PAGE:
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Smart contracts are part of what makes many other blockchain platforms possible. The contracts that exist on the blockchain can be executed without an intermediary, only occur when specific conditions are met, and can’t be altered.
The development of smart contracts has fueled a rise in different blockchain applications. Insurance companies, health care companies, governments, and more are exploring ways to use this technology to their advantage.
In the last year or so, one of the most disruptive new blockchain applications might be the rise of decentralized finance or DeFi. In many cases, DeFi removes the need for traditional financial institutions by giving users more control over their transactions.
Peer-to-peer lending is a popular DeFi application. Instead of getting a loan from a bank, people can make loans to each other in the form of cryptocurrency and other digital assets. The terms of the loan will be enforced by programs written in smart contracts, holding both parties accountable.
Increasingly, blockchain is being used to track goods as they move from one end of the supply chain to the other, verifying quality, provenance, and even food safety in some cases.
Also, by using blockchain businesses can help identify inefficiencies within their supply chains more swiftly, while also being able to pinpoint where any item is at any given time.
The way the insurance industry conducts business today leaves room for error and increases the risk of fraud. Indeed, false property and casualty insurance claims cost the industry more than $40 billion every year. Blockchain could offer insurance companies a way to store information securely and potentially reduce incidents of fraud via smart contracts, authentication of claims, and by creating a permanent, immutable record of all transactions.
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Equity and currency trading
A decentralized exchange (DEX) is a peer-to-peer marketplace where transactions aren’t managed by banks, brokers, payment processors, or any other intermediary. On a DEX, for example, crypto traders can simply trade with each other.
Some of the most popular DEXs run on the Ethereum blockchain, and are part of the growth in DeFi apps and tools that are making more financial services available to users via a crypto wallet. In just the first quarter of 2021, DEXs saw some $217 billion in transactions. This trend could one day revolutionize the way people buy, sell, and trade assets of all kinds.
Does Blockchain Have Naysayers?
While the excitement surrounding blockchain’s ascendance gets a great deal of attention, there are, of course, skeptics as well.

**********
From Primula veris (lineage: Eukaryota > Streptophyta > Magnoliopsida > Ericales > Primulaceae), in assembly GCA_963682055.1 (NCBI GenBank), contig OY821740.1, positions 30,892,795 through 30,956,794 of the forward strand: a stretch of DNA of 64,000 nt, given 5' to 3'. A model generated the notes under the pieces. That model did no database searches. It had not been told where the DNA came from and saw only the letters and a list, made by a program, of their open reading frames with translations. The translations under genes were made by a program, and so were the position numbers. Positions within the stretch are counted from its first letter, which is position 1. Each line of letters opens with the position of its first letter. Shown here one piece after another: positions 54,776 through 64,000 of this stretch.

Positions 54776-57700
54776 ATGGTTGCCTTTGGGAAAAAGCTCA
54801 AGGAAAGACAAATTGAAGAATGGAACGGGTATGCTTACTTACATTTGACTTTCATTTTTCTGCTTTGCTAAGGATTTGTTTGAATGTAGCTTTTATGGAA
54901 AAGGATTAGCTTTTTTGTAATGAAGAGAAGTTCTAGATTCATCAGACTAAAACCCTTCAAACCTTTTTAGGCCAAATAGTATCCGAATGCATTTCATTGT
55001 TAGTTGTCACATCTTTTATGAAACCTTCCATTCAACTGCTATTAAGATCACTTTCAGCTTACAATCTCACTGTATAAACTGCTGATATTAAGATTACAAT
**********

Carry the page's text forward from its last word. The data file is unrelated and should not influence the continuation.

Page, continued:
Although blockchain promises to revolutionize how transactions are done, how contracts are executed, and much more, some industry analysts compare blockchain’s status to the earliest days of the internet, pointing out that it was close to two decades before the majority of people incorporated internet use into their daily lives.
In the coming years, governments and businesses would need to reconceive their basic operations, as well as their technical needs — and be prepared to make new investments in those structures — in order for widespread use of blockchain to take hold.
Certainly, the potential benefits of blockchain are compelling enough that many people are betting that there could be something akin to a blockchain revolution in the future, but it’s hard to predict when or what that will look like.
The Future of Blockchain
While the future of blockchain isn’t 100% clear, new approaches and innovations are emerging every day. For example, dozens of central banks worldwide are exploring ways to create digital currencies themselves — with China, Sweden, and the Bahamas in the lead.
The coins would likely be issued on centralized blockchains controlled by the central banks themselves, giving them greater control over monetary policy and the financial system at large.
Blockchain may have entered the digital landscape as a kind of technological sidekick to Bitcoin, but the many advantages of this transparent, peer-to-peer distributed ledger technology have fueled a seemingly unlimited number of possible new use cases. Although blockchain technology will always be known for its ability to power cryptocurrency platforms, these days organizations are considering all kinds of new applications, from using blockchain to shore up supply chains, end voter fraud, support health care privacy for patients, and more.
That said, one of the most compelling applications of blockchain technology continues to be in the crypto realm, where blockchain is enabling more than digital currencies, powering far-reaching innovations like DeFi apps and tools, smart contracts, and more.